Hurston's and Angelou's Visual Art: The Distancing Vision and the Beckoning Gaze

By Tangum, Marion M.; Smelstor, Marjorie | The Southern Literary Journal, Fall 1998 | Go to article overview

Hurston's and Angelou's Visual Art: The Distancing Vision and the Beckoning Gaze


Tangum, Marion M., Smelstor, Marjorie, The Southern Literary Journal


"Where is me? Ah don't see me."

-- Their Eyes Were Watching God

"What you lookin' at me for? I didn't come to stay...."

-- I Know Why the Caged Bird Sings

Integrating another fine art into a literary text, so that one artistic medium comments upon and provides an infrastructure for the literary, is, of course, a valued technique of American literature, particularly of African American literature. Slaves like Frederick Douglass who wrote narratives, as well as W. E. B. DuBois and Richard Wright, have all contributed to a rich tradition of the appropriation of other genres to create literary texts, a tradition that is legacy for other twentieth century writers to call upon.

Two of those more recent writers, Zora Neale Hurston and Maya Angelou, have built upon this tradition in a way that is new, creating verbal art that is thoroughly visual in technique. In two works of Hurston and Angelou, respectively, Their Eyes Were Watching God (1937) and I Know Why the Caged Bird Sings (1969), each of which has defied classification to any single genre, the constructs of visual art become sometimes the text's subject, sometimes its strategy, in ways that significantly alter the reader's participation in the text. We may question, as Janie does in our epigraph from Their Eyes, "Where is me? Ah don't see me" (21). The answer lies at times in the interconnectedness of reader, narrator, and character, through the intimacy of a beckoning, almost mesmerizing, "gaze," but then it lies in the position we assume as viewer, as subjects become distant--for viewing only: as the narratives compel us to remember, "What you lookin' at me for? I didn't come to stay."(1)

The ebb and flow of intersubjectivity that is at the center of Their Eyes and Caged Bird is created in both by a tension between, respectively, their author's artistic vision and their personas or character's subjective "gaze." Through visual artistic techniques applied to language, Hurston and Angelou alternately hold the reader outside the text, offering a vision of aesthetics at work, and then, abruptly, through the starkly personal and riveting gaze of their characters or personae, compel the reader to enter--to experience personally--their works' reality.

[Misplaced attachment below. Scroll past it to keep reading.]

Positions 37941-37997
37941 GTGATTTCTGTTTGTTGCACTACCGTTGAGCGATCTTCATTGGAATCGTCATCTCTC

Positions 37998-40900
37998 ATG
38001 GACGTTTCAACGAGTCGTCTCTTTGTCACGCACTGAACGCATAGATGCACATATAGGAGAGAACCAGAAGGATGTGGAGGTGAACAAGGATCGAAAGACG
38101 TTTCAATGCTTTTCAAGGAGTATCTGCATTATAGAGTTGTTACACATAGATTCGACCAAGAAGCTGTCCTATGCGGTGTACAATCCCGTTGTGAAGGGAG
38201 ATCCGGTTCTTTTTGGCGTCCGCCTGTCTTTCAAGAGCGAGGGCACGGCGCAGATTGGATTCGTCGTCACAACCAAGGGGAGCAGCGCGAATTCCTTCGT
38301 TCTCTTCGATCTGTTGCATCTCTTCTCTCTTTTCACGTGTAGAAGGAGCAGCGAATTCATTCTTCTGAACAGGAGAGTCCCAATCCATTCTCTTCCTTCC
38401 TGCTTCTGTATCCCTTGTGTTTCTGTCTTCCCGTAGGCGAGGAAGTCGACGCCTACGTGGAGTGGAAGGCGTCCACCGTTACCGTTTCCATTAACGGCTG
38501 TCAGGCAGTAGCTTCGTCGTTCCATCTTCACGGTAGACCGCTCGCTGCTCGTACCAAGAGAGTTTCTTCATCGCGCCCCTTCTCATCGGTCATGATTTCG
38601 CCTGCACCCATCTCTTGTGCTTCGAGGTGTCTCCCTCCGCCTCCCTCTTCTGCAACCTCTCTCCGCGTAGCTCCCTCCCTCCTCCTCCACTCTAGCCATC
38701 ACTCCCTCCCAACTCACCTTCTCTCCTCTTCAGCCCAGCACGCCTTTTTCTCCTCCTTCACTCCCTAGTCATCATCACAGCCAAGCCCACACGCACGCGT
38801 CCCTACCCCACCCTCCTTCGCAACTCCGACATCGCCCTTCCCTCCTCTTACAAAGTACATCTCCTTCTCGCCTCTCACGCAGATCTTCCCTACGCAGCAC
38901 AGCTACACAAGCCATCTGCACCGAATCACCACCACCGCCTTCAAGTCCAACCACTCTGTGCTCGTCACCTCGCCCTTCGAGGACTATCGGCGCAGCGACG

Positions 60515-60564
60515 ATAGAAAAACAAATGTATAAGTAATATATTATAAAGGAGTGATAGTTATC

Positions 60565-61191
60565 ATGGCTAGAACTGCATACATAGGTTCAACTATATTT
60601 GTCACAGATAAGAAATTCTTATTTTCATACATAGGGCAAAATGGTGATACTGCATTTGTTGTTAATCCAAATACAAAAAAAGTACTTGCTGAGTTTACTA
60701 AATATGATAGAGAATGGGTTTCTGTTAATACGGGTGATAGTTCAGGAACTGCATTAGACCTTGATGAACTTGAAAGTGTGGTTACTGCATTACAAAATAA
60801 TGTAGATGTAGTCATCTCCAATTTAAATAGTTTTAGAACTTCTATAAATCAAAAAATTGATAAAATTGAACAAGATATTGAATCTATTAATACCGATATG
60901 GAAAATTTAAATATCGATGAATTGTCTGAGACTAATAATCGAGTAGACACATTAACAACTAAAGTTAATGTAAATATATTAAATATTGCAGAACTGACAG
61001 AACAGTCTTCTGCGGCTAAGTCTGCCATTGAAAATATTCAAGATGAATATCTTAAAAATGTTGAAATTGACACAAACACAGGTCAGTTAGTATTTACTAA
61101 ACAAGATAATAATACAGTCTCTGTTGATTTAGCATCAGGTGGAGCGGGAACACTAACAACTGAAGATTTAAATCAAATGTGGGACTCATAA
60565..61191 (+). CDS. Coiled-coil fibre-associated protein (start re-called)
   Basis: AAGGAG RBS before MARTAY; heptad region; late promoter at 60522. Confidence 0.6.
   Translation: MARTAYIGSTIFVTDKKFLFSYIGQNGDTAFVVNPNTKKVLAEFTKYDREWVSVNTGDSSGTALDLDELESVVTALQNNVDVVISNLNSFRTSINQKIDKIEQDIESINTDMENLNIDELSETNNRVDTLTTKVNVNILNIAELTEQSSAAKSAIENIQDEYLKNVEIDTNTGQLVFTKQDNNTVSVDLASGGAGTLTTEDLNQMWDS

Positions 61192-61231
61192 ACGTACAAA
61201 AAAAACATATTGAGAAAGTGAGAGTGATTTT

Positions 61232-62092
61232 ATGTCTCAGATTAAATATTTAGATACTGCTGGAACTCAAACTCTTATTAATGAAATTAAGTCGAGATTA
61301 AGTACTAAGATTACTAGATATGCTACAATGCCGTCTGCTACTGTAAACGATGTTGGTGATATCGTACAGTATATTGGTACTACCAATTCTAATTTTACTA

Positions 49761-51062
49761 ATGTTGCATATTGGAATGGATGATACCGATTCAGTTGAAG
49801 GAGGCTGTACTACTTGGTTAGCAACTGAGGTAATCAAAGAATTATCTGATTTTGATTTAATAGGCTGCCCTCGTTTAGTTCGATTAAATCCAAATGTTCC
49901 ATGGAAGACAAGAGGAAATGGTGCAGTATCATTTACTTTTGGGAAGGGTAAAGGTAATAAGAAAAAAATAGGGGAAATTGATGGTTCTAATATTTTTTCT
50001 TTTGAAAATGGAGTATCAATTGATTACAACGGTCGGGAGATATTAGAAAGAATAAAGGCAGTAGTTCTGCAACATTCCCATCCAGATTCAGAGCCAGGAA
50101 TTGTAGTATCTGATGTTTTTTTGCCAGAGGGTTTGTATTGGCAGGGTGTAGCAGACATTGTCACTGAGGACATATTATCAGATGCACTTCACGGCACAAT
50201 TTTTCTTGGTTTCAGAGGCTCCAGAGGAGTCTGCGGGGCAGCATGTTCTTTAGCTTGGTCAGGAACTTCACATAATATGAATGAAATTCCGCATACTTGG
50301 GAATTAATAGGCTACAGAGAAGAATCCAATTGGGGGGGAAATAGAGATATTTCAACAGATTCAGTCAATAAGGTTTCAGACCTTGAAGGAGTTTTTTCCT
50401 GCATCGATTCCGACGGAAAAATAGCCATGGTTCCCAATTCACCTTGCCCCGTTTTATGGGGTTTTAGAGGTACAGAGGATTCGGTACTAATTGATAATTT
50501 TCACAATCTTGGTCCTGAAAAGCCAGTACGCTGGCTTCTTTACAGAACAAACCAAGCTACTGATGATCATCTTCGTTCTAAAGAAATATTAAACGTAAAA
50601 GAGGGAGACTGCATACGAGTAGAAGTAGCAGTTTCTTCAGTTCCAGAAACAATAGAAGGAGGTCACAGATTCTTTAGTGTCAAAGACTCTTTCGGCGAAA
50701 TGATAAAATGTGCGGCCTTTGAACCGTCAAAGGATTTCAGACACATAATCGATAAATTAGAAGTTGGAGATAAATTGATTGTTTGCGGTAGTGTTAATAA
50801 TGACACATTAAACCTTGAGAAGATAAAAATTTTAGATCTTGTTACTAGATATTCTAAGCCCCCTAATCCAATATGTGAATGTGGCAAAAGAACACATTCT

This study's examination of the workings of the visual into the literary in both of these texts offers insights into how each author effects the reader's participation; and the comparison of the two furthers our understanding of the intertextuality of the two books, as we explore in the conclusion of this study.

Margaret Olin's argument that two distinct arts, documentary and photography, become not only blurred but merged in Let Us Now Praise Famous Men (1941) provides the impetus for this study. In the case of its authors, James Agee and Walker Evans, merged genres result in a text that is transformed into a new type of art defined not by any similarities between the genres but, instead, by their differences: "When one regards the book as art, its documentary nature impertinently demands attention; but when regarded as documentary, its artistry intrudes" (92). Olin shows that Agee and Evans thus achieve a text that illuminates the "formative contradiction" of modern literature: the attempt to make of ostensibly hermetic art the engine of social change. Through the collaboration of camera and pen, Evans and Agee illuminate the reader's schizophrenic roles: as participant with the subjects, and therefore subjects themselves and, as spectator, able to appreciate a work of art that "presupposes distance and autonomy" (94). Authors, subjects, and readers are enmeshed in a web of intersubjectivity and then torn apart. But the aesthetic vision of the artists abruptly unravels that web, riveting our attention on the artistic object that has been created. The result, according to Olin, is a text that "repeatedly protests, down to its last sentence, that it is only about to begin" (112). …

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